Ben Shapiro: Don't Call Kanye West Crazy For Supporting Trump | Opinion

The media have finally discovered that Kanye West struggles with mental health issues. They didn't figure this out after West went on national television during a fundraiser for victims of Hurricane Katrina and blasted President Bush as a racist who didn't care about black Americans; they merely chuckled at West's bizarre hijacking of Taylor Swift's microphone at the 2009 MTV Video Music Awards.

West hasn't been stealthy about his struggles with mental health. Earlier this year, he released an album on which he celebrated his bipolar status as a "superpower"; the cover of that album read, "I hate being Bi-Polar its awesome." But that didn't prompt concern—it prompted respect from members of the media like Jimmy Kimmel, who gushed, "I have a theory about you, tell me if this is correct, I feel like you feel like being bipolar is part of what makes you brilliant, part of what makes you you, and you embrace it."

But then West put on a Make America Great Again hat, visited the Oval Office, and proceeded to talk about how much he liked President Trump.

This prompted serious questions about his sanity. This week, speaking to CNN, actress Jenifer Lewis actually broke down in tears, explaining, "I just feel so sorry for him…Of course I have my opinion about him going there and being out of control. I mean very little can shock us today with this administration, but it was cruel." It's highly doubtful Lewis would have had any such words about West had he spoken so highly of President Obama.

CNN host S. E. Cupp said: "I thought that was really sad. I think you had there a man who's clearly not OK and a president who's willing to exploit that."

"Today was bonkers. It was crazy. It was off the rails," she added.

Jimmy Kimmel said: "Not only was this a crazy conversation for this White House, this was the kind of conversation that would typically held between people wearing hospital bracelets."

Now, let's be clear: we should always be careful about how we treat those with mental illness. Humoring delusion is dangerous, and so is promoting unbalanced behavior for political gain. My grandfather suffered from either bipolar disorder or schizophrenia; it's actually quite difficult to diagnose the difference between the two. He was institutionalized and placed on lithium when my father was a child. The lithium was a far better solution than society merely nodding at him as he explained that the radio was talking to him.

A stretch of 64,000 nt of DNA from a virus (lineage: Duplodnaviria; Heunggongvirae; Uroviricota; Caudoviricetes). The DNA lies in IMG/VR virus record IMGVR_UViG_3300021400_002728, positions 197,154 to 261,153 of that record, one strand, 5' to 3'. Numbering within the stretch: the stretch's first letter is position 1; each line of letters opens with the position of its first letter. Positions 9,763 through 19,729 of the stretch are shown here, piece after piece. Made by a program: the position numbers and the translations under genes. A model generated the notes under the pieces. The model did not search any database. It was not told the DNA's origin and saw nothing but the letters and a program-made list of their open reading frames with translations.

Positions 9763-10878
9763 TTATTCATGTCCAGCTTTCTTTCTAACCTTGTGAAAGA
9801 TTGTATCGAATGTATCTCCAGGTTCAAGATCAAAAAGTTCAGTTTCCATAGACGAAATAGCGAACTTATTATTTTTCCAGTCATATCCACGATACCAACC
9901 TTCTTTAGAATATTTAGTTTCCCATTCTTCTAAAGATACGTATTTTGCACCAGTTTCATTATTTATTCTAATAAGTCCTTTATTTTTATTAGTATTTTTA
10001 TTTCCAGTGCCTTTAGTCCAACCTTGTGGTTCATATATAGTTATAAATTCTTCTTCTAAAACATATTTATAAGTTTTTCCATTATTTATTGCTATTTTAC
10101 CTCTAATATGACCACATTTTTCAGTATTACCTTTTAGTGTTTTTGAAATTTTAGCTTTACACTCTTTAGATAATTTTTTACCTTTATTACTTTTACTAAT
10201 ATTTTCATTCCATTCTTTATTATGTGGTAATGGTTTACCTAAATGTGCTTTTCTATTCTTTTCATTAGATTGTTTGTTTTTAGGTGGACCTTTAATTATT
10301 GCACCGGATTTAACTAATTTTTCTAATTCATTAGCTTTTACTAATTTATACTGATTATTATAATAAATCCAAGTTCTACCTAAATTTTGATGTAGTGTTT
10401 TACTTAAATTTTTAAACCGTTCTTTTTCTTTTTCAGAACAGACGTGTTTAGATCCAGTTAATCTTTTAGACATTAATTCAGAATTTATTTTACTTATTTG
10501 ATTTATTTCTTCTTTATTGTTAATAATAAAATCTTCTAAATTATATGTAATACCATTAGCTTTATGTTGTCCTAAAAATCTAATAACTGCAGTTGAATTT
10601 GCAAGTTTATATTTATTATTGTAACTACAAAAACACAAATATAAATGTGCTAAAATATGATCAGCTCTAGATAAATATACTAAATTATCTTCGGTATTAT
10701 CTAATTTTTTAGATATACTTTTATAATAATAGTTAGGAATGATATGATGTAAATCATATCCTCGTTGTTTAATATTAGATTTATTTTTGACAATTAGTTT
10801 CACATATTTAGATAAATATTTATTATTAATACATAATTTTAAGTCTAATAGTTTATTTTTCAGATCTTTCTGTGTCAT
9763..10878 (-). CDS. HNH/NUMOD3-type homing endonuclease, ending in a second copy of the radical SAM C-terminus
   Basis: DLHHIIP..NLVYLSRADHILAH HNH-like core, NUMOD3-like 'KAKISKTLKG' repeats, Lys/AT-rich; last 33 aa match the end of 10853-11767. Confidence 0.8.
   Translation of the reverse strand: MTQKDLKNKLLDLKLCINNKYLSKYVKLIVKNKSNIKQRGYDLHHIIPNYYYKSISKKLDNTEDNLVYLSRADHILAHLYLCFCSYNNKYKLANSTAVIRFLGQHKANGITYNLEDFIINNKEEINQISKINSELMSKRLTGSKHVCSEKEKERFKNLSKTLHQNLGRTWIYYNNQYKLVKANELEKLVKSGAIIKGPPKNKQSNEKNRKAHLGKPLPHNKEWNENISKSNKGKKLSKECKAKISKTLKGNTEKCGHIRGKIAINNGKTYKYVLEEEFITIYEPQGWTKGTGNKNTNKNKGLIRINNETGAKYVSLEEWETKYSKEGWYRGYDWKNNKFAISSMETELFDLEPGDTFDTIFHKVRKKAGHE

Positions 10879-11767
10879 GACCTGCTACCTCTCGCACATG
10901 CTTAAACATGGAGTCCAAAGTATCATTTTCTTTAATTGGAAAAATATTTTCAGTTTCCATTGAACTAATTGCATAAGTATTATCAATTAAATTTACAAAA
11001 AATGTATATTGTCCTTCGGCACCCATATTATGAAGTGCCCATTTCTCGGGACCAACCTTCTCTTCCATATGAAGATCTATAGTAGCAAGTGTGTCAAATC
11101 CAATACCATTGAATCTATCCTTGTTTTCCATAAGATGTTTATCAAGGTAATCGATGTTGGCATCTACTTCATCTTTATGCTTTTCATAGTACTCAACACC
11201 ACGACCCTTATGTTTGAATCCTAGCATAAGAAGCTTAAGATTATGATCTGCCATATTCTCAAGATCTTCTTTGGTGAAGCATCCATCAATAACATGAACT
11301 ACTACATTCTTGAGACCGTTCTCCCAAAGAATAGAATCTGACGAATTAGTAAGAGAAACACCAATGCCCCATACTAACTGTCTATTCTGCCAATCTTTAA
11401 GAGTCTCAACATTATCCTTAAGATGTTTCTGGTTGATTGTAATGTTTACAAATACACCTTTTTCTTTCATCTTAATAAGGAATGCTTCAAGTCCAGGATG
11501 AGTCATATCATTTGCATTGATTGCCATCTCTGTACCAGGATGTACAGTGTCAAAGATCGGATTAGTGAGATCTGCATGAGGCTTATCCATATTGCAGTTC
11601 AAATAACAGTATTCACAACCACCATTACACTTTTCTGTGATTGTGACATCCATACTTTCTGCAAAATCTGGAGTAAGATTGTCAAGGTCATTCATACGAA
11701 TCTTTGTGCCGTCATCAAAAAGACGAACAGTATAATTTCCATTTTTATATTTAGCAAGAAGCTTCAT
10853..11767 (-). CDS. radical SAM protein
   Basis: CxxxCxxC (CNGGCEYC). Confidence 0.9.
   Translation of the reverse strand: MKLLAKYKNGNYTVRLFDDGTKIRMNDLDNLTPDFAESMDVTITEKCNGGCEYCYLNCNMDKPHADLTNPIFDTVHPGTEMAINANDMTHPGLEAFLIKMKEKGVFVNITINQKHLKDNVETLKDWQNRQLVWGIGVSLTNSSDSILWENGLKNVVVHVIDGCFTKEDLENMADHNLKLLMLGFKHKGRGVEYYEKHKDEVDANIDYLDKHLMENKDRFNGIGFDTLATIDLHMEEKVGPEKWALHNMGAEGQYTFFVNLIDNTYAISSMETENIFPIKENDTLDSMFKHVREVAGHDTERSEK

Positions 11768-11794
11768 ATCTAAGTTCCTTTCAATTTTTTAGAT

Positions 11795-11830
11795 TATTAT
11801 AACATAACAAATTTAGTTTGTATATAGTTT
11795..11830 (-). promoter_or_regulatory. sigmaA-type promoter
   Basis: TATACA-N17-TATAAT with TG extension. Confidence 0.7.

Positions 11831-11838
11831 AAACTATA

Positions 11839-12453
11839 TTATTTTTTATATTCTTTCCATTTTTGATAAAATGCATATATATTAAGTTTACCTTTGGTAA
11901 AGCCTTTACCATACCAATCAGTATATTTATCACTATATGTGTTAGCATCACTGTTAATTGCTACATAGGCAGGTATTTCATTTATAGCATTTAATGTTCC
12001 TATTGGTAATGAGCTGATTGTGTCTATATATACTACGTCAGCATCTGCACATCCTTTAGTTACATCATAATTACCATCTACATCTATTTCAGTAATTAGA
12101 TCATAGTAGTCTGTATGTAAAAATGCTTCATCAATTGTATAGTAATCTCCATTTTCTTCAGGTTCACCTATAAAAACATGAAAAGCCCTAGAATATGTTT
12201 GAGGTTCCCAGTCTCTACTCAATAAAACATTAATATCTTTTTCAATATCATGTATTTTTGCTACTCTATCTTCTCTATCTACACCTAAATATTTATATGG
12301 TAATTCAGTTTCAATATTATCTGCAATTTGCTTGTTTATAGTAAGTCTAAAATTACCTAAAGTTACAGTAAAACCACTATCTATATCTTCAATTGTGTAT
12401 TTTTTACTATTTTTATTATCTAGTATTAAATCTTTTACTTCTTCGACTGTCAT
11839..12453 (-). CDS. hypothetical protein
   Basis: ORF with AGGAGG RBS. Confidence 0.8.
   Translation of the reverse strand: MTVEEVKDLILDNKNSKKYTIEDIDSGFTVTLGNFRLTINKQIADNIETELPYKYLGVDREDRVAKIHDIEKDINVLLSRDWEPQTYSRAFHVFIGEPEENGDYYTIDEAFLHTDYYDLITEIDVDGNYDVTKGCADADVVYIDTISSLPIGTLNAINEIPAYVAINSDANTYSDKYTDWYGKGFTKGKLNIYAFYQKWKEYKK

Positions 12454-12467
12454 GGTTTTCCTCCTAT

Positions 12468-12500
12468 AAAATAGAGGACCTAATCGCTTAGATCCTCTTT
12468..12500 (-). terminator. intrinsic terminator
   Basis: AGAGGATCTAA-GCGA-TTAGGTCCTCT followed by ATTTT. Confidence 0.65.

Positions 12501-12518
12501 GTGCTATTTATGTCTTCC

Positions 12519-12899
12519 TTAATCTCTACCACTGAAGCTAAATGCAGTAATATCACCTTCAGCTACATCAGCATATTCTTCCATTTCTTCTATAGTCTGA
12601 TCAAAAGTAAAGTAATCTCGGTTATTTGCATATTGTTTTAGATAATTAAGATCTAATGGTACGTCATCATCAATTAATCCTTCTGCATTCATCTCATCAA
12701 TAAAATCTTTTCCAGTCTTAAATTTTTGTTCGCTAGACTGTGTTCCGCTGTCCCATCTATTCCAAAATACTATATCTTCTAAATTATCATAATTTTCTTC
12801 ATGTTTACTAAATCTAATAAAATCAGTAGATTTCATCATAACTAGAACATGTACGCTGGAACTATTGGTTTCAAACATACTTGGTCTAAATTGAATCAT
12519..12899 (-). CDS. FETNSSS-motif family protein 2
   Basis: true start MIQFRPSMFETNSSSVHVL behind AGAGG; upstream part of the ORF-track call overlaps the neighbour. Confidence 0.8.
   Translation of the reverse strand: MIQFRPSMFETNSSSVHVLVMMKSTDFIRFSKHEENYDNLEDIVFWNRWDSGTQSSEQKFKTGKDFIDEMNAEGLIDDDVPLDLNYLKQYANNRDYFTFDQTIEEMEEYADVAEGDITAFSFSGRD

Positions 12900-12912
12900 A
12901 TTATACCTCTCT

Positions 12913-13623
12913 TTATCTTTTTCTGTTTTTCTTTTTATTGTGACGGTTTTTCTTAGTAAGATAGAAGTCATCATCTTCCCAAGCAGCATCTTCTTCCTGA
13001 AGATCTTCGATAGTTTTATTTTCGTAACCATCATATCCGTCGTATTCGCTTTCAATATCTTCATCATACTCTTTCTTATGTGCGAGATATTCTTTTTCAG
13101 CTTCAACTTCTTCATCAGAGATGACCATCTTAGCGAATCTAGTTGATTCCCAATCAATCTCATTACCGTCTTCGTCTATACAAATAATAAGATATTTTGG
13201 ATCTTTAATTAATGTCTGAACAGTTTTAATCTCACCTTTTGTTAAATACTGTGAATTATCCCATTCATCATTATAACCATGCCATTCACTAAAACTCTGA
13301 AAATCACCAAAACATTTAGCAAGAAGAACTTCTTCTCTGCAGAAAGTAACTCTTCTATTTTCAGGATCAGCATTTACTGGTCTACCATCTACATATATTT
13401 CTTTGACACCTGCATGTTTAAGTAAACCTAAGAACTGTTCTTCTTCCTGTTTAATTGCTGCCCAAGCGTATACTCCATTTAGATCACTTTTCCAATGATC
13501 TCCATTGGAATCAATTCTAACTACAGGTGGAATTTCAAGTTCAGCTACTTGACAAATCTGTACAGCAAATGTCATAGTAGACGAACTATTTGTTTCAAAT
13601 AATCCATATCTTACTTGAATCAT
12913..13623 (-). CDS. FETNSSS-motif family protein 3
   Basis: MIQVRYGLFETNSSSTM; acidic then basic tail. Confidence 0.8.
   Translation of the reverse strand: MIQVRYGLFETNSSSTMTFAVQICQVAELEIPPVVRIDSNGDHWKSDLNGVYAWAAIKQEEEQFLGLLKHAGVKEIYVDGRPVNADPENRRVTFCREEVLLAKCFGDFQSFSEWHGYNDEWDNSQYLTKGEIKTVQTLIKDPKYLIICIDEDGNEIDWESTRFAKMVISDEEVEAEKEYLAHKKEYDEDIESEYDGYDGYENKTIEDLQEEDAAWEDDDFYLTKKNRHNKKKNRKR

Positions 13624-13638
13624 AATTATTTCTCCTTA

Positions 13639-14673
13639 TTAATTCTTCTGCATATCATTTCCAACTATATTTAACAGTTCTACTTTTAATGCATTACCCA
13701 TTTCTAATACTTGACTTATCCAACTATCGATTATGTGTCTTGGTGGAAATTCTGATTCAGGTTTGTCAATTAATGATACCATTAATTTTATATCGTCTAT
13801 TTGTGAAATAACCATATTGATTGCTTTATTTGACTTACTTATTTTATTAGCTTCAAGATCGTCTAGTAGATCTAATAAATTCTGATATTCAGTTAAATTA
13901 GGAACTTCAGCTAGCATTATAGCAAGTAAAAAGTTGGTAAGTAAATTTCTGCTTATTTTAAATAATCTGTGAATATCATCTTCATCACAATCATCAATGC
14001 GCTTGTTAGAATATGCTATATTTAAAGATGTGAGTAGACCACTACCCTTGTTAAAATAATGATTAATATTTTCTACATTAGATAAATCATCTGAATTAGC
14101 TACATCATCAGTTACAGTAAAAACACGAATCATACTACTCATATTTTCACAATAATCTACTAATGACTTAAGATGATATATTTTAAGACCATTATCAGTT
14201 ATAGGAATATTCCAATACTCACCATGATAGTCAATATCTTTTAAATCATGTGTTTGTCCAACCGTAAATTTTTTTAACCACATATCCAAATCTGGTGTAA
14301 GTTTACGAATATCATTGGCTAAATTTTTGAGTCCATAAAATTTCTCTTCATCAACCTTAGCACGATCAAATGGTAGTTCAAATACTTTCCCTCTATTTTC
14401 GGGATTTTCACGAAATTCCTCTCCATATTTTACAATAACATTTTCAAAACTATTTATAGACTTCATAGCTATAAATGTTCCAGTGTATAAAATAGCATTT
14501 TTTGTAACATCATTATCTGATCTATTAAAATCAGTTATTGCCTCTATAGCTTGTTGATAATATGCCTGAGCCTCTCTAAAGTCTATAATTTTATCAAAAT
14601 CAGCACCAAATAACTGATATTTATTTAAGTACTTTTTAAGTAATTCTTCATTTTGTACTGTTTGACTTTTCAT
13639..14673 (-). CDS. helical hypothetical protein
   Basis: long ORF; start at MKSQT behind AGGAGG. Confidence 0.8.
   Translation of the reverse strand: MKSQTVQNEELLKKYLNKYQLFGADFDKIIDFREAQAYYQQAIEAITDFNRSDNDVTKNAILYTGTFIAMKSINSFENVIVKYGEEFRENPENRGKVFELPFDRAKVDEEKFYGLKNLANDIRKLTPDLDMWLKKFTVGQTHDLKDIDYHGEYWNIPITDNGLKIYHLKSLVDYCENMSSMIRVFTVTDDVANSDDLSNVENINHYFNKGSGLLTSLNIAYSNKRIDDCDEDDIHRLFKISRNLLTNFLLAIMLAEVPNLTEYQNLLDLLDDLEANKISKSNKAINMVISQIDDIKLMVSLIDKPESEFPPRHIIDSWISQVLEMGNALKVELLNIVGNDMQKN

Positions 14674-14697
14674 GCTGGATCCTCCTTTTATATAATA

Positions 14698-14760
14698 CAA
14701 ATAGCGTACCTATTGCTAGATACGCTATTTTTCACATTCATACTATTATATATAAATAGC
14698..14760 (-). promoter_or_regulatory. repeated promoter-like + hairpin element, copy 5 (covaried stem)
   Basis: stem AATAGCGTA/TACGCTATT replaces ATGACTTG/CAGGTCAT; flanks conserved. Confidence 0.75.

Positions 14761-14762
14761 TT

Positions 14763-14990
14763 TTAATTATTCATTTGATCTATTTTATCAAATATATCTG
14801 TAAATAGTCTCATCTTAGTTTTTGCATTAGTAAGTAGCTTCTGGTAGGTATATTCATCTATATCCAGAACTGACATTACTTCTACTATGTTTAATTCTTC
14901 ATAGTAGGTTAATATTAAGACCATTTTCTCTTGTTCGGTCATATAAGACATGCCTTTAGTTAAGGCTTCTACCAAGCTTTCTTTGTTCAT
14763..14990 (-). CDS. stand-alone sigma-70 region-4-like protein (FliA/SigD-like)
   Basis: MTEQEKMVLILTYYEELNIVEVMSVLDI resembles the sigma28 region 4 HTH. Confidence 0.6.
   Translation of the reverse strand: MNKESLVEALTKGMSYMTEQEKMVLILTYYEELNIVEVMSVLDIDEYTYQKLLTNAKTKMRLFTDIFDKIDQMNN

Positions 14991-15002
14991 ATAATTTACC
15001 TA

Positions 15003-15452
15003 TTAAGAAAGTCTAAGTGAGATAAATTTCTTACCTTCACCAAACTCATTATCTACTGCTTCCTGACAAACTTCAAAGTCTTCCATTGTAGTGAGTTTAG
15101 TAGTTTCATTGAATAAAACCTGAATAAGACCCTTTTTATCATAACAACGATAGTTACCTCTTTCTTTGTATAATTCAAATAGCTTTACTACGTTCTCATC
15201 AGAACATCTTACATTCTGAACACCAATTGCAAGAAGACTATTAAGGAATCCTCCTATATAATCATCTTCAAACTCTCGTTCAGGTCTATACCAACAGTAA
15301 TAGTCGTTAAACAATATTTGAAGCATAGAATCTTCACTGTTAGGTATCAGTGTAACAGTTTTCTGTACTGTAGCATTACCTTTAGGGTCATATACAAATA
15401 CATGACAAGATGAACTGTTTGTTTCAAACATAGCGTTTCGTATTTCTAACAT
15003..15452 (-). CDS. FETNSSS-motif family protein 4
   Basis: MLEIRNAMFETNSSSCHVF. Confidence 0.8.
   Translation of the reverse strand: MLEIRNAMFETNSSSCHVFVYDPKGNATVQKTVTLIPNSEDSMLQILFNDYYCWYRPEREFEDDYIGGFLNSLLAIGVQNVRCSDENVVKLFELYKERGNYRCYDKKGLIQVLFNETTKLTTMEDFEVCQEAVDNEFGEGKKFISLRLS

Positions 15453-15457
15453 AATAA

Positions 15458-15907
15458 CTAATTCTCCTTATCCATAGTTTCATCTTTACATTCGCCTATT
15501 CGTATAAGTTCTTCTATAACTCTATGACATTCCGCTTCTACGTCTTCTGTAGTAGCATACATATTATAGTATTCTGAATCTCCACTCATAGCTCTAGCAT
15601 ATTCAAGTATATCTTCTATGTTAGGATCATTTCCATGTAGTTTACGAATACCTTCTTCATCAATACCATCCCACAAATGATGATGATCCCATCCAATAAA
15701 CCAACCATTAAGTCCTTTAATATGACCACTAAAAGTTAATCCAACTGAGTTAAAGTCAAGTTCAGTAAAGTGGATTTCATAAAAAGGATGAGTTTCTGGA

By the same token, we have to be consistent in our treatment of mental illness. And it seems as though many on the Left are being completely inconsistent with regard to West. In fact, it seems as though they believe the chief symptom of West's mental illness isn't his manic behavior, but his support for conservative causes.

Rapper Kanye West hugs U.S. President Donald Trump during a meeting in the Oval office of the White House on October 11, 2018 in Washington, D.C. Oliver Contreras - Pool/Getty Images

And that isn't rare. For decades, Leftist philosophers have suggested that conservatism is itself pathological. Frankfurt School philosopher Erich Fromm, a committed Marxist, suggested that devotion to free markets and individualism resulted in the creation of "authoritarian character." Following in Fromm's footsteps, his colleagues like Theodor Adorno theorized that right-wing Americans suffered from an "authoritarian personality." Adorno even came up with a personality test called the F-scale, designed to measure whether an individual fell into this diagnostic category; the F-scale measured perceptions of conformity toward societal norms, submission to rules and values, and belief in religion, among other factors. The F-scale is scientifically unverified, and its inherent Leftism makes it an ideological tool rather than an actual clinical one; in fact, a recent study in Political Psychology suggested that Left-wing authoritarianism is just as real as right-wing authoritarianism.

Yet that hasn't stopped many on the Left from simply diagnosing those on the Right as irrational or crazy. To be fair, some on the Right do the same: they suggest that people on the political Left are driven by forces they don't understand. But to conflate political disagreement with psychological diagnosis is to pervert both politics and psychology. West is a prime example.

So, how we should treat West's politics? We should examine them for what they are, and judge them on their own merits. And how should we treat West as a man? As a self-described bipolar personality, but as a person capable of making political observations, as well. In other words, we ought to treat him with the care and respect he deserves. Care and respect aren't mutually exclusive. But in our polarized world, treating people's viewpoints with objectivity rather than attacking them personally has become passe.

Ben Shapiro is editor-in-chief of The Daily Wire and host of The Ben Shapiro Show, available on iTunes and syndicated across America.​

The views expressed in this article are the author's own.​​​